Oh and the other really hard thing about carpentry…. When we do have to work out on site the portaloo sitch is as bad as you’d imagine.
What advice would you give to those thinking about starting a trade?
I love construction and trade because there are so many options within the industry. I wanted to start with carpentry because you’re involved in every stage of a build and when I’m done carrying heavy things and climbing up ladders all day, I can project manage or run a business or even teach. There are so many roles in the industry, there is literally something for everyone. So, if you have an interest in a trade, go for it, you’ll learn a lot and find a path that suits you within the industry regardless of where you start.
What has been one of your favourite/most rewarding projects that you’ve worked/working on?
Alex and I are renovating our home in Ballarat, an 1880s miner’s cottage. Everything about this place is a passion project. Earlier this year we replaced the 1960’s décor style front entry way that was someone else’s passion project decades ago. We restored it back to traditional miner cottage frontage. Closing that front door for the first time felt really good, especially since it was 11pm and at one point that afternoon I was worried we were going to have to spend the night without a front door. Yikes!
For a full a blow by blow, check out my IG!
What do you want to see more of in the spaces you work?
Diversity of course, we all know the stereotype of a tradie and I am definitely not it and probably most of you reading this now aren’t either. I think the industry, especially the ‘on the tools’ sector could really do with learning from the perspectives of people outside the current norm. I hope I have brought a new perspective to my team that helps them understand someone not like themselves and connect with the parts of themselves they may have neglected before now.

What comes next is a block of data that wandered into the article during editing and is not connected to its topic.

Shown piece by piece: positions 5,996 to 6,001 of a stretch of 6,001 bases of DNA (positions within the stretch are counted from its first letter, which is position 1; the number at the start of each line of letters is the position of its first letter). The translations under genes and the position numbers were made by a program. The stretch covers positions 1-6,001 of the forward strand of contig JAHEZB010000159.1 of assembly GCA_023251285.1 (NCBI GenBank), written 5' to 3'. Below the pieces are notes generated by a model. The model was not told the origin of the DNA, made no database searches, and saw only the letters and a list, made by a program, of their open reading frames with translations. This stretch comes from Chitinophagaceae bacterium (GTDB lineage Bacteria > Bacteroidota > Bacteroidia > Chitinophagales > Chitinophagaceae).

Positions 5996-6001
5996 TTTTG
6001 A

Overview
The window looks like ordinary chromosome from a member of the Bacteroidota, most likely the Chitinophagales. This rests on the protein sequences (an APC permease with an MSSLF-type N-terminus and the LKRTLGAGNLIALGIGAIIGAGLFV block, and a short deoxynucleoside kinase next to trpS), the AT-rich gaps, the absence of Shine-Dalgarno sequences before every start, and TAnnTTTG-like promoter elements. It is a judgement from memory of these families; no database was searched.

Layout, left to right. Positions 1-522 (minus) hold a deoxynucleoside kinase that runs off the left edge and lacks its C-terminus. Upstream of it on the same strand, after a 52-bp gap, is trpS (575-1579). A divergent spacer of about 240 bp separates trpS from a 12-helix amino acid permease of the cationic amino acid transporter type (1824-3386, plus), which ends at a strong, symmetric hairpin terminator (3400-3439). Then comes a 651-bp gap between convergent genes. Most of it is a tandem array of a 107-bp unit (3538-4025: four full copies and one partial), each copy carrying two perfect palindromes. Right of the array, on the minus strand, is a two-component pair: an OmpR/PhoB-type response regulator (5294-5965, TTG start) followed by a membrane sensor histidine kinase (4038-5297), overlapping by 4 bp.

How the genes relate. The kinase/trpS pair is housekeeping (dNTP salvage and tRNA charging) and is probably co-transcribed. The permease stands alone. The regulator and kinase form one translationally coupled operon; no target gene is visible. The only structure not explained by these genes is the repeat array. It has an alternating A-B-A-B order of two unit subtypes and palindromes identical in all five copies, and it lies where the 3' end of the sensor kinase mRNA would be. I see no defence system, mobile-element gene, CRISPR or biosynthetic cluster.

I'm a mixed race, queer woman in a male dominated industry. Just by turning up every day I'm challenging the stereotype.
How does your upbringing and where you grew up inspire your work and thoughts?
When I told my family about wanting to look into a trade they were like ‘it’s about time!' They know me well and were just waiting for me to figure it out myself, I guess. My family brought me up believing 'Becca is the best' (this kind of became my slogan!) and that I can do anything. Although it's not always easy, I have confidence in myself to do what I need to do, to be who I want to be.
What did you want to be ‘when you grew up’?
I actually wanted to be a helicopter pilot and was well on my way. At 21 I was flying every weekend building up my hours and even doing solo flights. However I had started having bad allergic reactions to nuts and I was eventually diagnosed with an anaphylactic allergy. That meant I had issues with the medical for a commercial pilots license. You need that to be paid to fly, so that pretty much ended that dream. Instead I decided to travel with my cousin and my best friend, and after 10 months and 12 Countries in South East Asia I landed Down Under. I was supposed to stay for 6 months… that was 8 years ago (my mum blames Alex for that and she's not wrong).
What would be your DJ name?
DJ CC aka The Chipper Chippy
Becca works on the unceded land of the Wadawurrung and the Dja Dja Wurrung Peoples of the Kulin Nation. These photos and video were shot on the unceded land of the Boonwurrung Peoples of the Kulin Nation.